If you live in Oregon, Multnomah County now has an online database of predatory sex offenders, which can be accessed by the public.
The web address is:
Additionally, the Oregon State Police maintains a separate sex offender database which is not accessible to the public at this time. That data is scheduled to be online within a year. In the meantime, you may call the number below to request a list of sex offenders living in your zip code. This works well for people outside Multnomah County, or for information about offenders who were convicted in a different county.
The number is:
1-503-378-3725 x 4429
Multnomah County has active supervision of over 900 sex offenders … 200 of which are classified as predatory – meaning to adults and children. Those 200 are the ones you will find on the website.
The officers from the Community Justice department who spoke at the meeting last night cautioned parents not to relax their vigilance about safety. Only a small percentage of sex offenses is ever reported, which means that an even smaller percentage is successfully prosecuted. The names of the predators on the website represent offenders under supervision. The officers recommend that we parents know all of our children’s friends, and all of the adults who have contact with our children. Some sex offenders are opportunistic. They’re not the scary stranger-rapists. They’re the soccer coach, or the dad of your kid’s friend who gets your kid alone in the car.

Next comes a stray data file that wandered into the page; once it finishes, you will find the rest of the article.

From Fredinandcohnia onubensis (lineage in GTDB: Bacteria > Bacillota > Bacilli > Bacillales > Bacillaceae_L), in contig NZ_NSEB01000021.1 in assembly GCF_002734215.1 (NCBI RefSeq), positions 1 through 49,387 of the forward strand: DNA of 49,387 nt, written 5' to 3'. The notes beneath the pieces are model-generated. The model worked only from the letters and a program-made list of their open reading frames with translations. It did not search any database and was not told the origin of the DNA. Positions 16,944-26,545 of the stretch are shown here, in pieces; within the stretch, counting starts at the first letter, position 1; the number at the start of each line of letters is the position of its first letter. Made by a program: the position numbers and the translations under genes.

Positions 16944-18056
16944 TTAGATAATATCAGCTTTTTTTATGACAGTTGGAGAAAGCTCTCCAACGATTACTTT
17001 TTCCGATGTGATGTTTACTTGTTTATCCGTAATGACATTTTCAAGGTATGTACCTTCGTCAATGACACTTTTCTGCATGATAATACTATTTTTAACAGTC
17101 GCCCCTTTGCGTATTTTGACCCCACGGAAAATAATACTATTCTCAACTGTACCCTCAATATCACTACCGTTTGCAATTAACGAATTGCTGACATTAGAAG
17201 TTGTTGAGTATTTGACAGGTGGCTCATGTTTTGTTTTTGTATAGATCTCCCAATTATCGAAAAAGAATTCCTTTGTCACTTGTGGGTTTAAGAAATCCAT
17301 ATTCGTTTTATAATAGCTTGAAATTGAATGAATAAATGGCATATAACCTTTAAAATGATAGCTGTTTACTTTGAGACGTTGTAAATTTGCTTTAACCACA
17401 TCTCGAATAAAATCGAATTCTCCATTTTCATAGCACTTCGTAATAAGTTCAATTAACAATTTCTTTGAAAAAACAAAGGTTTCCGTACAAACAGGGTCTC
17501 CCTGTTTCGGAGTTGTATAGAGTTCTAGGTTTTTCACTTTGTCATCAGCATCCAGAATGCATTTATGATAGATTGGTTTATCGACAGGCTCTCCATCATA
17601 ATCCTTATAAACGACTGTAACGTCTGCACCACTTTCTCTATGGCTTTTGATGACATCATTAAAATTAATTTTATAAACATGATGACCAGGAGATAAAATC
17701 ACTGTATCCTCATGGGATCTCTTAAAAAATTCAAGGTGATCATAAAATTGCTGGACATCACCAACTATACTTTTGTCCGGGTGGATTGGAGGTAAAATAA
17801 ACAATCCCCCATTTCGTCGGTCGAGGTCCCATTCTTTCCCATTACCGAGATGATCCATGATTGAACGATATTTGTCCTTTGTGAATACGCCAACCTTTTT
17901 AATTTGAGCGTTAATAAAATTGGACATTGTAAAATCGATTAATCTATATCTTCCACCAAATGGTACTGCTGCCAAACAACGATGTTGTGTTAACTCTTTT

A case of predatory behavior took place at a community center in my neighborhood last year. A man started timing his visits to the center to coincide with kids’ swim lessons. One day a boy getting into the car after his lesson had a Harry Potter DVD, which his father asked about. “My friend gave it to me,” said the boy. As they drove out of the parking lot, the boy waved to this man. “Who was that?” asked the father. “My friend,” said the boy. The predator spent months hanging around the locker room, gaining the boy’s trust (and the trust of other boys), and was undoubtedly preparing to commit a crime: he had been convicted of another child’s assault in 1990 … a boy he met at a swim center.
An article about pedophiles several months ago contained a quote from one of them which haunts me: “Show me a kid who knows nothing about sex, and I’ll show you my next victim.”
Do I want to talk about sex with my eight-year-old? Not a lot. Will I? Yes. Or I’ll find a good book to help me out.
Do I want to suspect every other adult with whom my son comes into contact? No. Will I? No, but I’ll be paying a lot of attention to everyone.
I hope this information is helpful. It’s not my intent to be a fear-monger … just realistic. I want plenty of tools in my parenting toolbox, even the sharp ones that I would rather not touch.